On the ways the corpse of the author is being bent out of shape
I'm sure the answer to this is "it depends"... But do you think this discourse is still happening with the same degree of vigor offline? I asked this because in my last few semesters of teaching undergrads at SLC, I've been surprised how open to transgressive and morally un-edifying work the students have been, both in their own fiction and in their reactions to published work and the writing of their classmates. One of them even said something about a this-teaches-the-wrong-message critique of Twilight being "so 2007" in a recent conversation (which, although I am not a fan of the Twilight books, filled me with something resembling hope). Obviously my sample size here is vanishingly small but I feel like a lot of the young people who are serious about writing are not participating in Twitter or Twitter clone discourse around literature that was so dominant a decade or less ago... Or if they are participating in it, they consider it a bit of a joke.
I feel posting this here is obligatory.
The Barthes essay is always so interesting to re-read, thank you for providing the link. The part I had forgotten was how he linked the author's death with the end of thinking of a book as something that comes "after" a life - but that way of thinking is still present everywhere when people talk about books. (One look at BookTok is enough - if there's a counterforce to the death of the author, it seems like it's "telling my story".) It's weird that of all Barthes' different futuristic promises - all texts will be writerly texts, everything will just become a flow of signs - this is the one that's caught on.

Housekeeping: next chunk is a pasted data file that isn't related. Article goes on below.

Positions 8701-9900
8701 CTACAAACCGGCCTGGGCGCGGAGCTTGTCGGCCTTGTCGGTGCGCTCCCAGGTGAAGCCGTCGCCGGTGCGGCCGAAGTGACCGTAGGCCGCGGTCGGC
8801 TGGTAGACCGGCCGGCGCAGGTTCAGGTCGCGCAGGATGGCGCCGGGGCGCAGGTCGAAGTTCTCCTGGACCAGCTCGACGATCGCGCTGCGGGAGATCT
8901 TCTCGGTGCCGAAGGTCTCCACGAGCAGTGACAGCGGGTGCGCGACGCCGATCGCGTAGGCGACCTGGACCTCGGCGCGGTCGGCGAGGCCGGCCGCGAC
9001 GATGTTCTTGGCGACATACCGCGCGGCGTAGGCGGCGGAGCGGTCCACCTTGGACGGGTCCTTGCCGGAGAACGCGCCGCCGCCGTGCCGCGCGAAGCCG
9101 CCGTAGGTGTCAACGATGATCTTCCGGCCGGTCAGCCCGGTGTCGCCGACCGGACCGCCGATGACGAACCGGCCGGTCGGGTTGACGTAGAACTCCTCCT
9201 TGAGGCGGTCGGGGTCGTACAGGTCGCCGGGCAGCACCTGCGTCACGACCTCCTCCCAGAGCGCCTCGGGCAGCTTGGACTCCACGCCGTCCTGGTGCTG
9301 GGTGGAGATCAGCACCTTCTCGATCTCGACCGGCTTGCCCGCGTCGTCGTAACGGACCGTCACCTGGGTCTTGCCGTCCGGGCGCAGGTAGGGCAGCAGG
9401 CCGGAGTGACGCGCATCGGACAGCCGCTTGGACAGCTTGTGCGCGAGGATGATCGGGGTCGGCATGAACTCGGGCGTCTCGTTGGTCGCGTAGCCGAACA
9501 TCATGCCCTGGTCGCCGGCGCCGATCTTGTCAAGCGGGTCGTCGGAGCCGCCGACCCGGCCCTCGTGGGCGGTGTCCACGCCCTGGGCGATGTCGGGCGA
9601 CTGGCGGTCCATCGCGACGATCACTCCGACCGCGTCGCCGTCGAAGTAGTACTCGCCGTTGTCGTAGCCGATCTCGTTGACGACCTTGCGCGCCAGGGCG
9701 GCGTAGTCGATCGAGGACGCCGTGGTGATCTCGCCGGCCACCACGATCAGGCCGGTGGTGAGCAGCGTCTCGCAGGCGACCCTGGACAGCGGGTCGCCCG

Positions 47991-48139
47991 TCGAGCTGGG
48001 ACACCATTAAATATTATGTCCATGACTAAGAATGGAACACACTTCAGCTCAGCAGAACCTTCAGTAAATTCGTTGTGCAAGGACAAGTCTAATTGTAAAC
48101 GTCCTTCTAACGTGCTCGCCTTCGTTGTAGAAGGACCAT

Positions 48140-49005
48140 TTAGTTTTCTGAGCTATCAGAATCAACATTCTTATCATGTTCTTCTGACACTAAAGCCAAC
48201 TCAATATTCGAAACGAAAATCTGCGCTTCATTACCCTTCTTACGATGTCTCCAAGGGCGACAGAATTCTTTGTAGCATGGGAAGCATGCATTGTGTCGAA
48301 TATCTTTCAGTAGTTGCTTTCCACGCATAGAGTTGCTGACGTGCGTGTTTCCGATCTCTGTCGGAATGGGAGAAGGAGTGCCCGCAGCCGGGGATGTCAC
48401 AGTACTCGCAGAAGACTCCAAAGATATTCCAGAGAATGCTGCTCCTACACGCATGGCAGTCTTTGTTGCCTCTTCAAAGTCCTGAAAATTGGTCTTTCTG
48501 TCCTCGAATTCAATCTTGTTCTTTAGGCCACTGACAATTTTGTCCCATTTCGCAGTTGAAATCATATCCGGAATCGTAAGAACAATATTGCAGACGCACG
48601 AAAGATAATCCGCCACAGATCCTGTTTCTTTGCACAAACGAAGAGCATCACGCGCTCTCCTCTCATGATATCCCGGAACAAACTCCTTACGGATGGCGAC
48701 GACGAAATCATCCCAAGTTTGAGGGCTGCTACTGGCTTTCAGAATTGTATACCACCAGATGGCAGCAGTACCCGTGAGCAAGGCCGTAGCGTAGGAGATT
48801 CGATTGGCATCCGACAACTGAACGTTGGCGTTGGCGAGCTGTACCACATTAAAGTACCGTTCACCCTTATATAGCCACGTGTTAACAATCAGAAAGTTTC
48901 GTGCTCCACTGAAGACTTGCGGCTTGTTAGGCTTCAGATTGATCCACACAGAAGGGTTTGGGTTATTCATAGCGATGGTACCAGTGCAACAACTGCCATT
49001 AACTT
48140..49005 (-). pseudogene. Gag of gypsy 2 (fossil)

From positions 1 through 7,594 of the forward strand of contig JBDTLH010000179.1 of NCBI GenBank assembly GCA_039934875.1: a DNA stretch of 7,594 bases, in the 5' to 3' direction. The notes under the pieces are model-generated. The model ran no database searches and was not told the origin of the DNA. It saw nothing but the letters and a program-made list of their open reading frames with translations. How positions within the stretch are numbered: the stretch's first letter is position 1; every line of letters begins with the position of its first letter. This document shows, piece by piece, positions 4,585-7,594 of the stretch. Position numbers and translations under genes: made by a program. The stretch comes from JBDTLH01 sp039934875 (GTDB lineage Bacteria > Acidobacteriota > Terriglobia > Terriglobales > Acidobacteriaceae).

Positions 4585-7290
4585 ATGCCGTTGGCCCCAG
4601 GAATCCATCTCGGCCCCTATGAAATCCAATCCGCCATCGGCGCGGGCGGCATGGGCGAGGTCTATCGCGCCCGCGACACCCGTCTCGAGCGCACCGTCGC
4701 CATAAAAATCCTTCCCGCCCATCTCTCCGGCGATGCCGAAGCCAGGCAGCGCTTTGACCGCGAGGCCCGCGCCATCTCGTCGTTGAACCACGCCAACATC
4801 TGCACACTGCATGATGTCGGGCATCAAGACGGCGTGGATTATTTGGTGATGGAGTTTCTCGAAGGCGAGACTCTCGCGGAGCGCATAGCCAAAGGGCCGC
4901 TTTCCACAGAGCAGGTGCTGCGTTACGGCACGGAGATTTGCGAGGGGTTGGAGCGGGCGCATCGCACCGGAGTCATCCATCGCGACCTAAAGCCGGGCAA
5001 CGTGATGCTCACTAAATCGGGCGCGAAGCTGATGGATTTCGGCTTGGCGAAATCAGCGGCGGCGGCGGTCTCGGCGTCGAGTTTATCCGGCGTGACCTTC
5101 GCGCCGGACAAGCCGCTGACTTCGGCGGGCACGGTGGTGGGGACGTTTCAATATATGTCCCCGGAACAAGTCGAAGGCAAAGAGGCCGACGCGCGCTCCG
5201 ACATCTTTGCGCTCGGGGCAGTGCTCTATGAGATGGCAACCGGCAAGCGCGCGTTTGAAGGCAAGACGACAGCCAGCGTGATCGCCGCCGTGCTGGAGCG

Also: both here and in S/Z, Barthes uses a trans woman as his key metaphor for textual coding and decoding. I don't know what to make of that, but it is interesting.
I'll be perfectly frank. Roland Barthes' Death of the Author has no intellectual value. It is deceptively written. I see no reason to replace the word "author" with the word "scriptor".
The Art of Death, and NO punches pulled
Thank you for sharing this. It's incredibly interesting. I particularly love your take on the "Undeath of the Author." It reminds me of Margaret Atwood's answers to anyone asking if the Handmaid's Tale is a feminist novel.
Having to guard our work from bad interpretations terrifies me though.
PS, I absolutely loved Tiny Nightmares. It's constantly on my nightstand.
"If you’re always guarding against your worst reader, you’ll never create work that appeals to your best reader."
Unless your best readers already know your worst readers.
Also, it’s a funny thing about Barthes — he IS dead.
I had this in mind as a point of my novella "Bomb Cyclone and its Effects on Harvard" on the point of "narration."